What the Cross Means to Me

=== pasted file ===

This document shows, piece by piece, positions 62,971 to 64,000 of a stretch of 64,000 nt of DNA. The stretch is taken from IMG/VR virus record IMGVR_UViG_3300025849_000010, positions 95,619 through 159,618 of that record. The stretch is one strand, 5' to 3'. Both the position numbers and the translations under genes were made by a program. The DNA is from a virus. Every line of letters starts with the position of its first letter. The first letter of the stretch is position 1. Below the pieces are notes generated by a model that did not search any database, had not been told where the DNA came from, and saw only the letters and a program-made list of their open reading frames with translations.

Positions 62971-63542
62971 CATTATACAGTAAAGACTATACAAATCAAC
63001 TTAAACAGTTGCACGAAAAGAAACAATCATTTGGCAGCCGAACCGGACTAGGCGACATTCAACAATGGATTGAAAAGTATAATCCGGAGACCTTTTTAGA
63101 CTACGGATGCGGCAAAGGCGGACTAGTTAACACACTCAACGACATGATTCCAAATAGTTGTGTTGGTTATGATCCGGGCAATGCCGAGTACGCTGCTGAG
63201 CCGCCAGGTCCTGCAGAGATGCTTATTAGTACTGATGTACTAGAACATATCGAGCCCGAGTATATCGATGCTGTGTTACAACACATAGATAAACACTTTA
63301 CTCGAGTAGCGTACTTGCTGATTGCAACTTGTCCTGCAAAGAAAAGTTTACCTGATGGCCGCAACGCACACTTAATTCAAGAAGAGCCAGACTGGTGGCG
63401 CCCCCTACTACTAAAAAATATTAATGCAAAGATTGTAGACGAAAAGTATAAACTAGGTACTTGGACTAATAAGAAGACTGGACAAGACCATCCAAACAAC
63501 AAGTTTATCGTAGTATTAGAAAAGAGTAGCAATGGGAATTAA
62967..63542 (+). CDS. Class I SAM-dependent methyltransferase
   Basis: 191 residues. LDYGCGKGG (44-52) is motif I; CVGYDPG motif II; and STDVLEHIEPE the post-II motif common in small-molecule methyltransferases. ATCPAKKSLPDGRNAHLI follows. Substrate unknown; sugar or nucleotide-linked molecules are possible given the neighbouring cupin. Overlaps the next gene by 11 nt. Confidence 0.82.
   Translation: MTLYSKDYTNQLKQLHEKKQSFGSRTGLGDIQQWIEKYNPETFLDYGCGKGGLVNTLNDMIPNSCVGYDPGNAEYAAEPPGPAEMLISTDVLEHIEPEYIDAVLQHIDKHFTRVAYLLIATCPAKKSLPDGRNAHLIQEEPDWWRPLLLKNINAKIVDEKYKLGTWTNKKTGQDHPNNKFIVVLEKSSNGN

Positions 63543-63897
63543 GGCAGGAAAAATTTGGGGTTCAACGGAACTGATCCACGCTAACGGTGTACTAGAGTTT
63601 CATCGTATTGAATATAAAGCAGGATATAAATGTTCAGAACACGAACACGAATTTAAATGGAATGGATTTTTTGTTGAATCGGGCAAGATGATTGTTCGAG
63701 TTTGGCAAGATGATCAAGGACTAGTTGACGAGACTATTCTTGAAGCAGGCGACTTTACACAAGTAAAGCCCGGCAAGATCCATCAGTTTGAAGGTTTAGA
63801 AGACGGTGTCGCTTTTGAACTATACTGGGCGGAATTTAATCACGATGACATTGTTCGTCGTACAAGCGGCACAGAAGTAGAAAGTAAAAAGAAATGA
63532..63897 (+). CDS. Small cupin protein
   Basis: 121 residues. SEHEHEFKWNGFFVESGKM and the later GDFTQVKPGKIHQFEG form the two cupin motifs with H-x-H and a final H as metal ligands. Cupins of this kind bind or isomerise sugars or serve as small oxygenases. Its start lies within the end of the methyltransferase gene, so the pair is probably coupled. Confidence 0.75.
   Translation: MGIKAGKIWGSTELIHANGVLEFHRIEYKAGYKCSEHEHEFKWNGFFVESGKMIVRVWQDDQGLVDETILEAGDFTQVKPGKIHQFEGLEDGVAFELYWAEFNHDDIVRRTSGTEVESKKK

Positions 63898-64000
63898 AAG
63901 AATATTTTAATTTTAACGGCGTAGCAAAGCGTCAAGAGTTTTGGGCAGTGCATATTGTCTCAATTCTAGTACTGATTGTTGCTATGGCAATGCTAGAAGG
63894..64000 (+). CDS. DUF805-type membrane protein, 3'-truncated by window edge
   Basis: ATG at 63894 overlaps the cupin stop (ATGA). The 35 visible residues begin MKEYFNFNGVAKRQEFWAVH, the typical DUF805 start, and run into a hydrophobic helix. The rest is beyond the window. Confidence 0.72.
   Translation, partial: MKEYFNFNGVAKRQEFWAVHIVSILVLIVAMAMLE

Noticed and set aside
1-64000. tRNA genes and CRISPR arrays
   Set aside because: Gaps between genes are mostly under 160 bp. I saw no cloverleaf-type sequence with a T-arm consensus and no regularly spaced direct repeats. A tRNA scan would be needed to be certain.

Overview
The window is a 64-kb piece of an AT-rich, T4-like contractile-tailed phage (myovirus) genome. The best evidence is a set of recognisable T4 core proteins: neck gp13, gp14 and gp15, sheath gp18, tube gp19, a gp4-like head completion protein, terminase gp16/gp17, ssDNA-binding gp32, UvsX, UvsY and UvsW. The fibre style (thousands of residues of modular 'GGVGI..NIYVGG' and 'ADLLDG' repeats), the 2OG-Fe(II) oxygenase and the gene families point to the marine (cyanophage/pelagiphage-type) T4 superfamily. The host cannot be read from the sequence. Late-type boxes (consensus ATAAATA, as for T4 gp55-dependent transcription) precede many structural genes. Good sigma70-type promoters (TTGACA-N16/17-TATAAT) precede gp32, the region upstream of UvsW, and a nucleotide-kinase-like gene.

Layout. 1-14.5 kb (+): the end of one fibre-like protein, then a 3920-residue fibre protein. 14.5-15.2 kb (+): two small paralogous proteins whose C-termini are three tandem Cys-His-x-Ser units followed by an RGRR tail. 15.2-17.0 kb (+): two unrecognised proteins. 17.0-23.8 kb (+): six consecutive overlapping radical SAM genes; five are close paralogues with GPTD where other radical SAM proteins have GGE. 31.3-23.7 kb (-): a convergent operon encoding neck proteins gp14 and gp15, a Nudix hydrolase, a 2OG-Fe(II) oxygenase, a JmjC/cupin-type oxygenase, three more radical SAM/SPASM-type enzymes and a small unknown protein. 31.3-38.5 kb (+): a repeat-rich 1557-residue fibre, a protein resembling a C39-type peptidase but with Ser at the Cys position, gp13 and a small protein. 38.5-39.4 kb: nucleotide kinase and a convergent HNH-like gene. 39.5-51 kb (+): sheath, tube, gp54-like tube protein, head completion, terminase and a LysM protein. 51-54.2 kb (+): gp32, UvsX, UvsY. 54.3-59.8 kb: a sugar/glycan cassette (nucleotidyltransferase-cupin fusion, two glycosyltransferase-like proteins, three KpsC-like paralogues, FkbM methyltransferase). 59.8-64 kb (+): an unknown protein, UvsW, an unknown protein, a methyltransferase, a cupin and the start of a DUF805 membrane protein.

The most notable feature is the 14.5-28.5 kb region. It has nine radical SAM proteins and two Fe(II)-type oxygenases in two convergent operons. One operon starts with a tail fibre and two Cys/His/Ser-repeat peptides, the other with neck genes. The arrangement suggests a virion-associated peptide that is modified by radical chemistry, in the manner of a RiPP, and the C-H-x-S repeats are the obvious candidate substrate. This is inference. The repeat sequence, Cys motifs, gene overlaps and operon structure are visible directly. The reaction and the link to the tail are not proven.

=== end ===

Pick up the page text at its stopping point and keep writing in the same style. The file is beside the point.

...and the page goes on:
WHAT THE CROSS MEANS TO ME by Ray Pritchard “Very rarely will anyone die for a righteous man, though for a good man someone might possibly dare to die.” Romans 5:7 Here’s a good question for you to discuss over lunch today. How many people are you willing to die for? If the chips were down, the moment came, and in a split second you had to make a decision, how many people would you be willing to lay down your life for–with no hesitation or reservation? For most of us, the list would be small indeed. Your parents, your children, your husband or wife, and perhaps one or two very close friends. But that’s about it. As I thought about it, my list is very small. In the first place, you never know until the moment comes, and you pray never to be put in that agonizing position. But what if you were? We’ve all read those heroic stories where someone gives his life to save a stranger. This week I read a story about a mining disaster. Two men were trapped in a mine. They had two oxygen masks but one had been broken in the collapse of the walls. One man said to the other, “You take it. You’ve got a wife and children. I don’t have anybody. I can go. You’ve got to stay.” The one man voluntarily died so the other might live. When we hear a story like that, we feel as if we’re standing on holy ground. And indeed we are, for such sacrifice is rare indeed. But Romans 5:7 is telling us that God’s love is not like that. Sometimes friends do indeed die for their friends. As great as that is, God’s love is much greater. We can at least understand what those people did when they sacrificed themselves for those they loved. But God went far beyond what we would do. We would never think of doing what he did. The wonder of the gospel is not that Christ should die for us–though that would be wonderful enough. The wonder is that Christ died for us while we were still sinners, still ungodly, still powerless, and still enemies of God! He didn’t die for his friends. He died for his enemies. He died for those who crucified him. He died for those who hated him. He died for those who rejected him. He died for those who cheered as the nails were driven in his hands. We would never do anything like that! We might die for our friends but never for our enemies. But that’s what Jesus did for us. One day when I felt lonely I asked, “Lord, how much do you love me?” “This much,” he replied. Then he stretched out his arms, bowed his head, and died.

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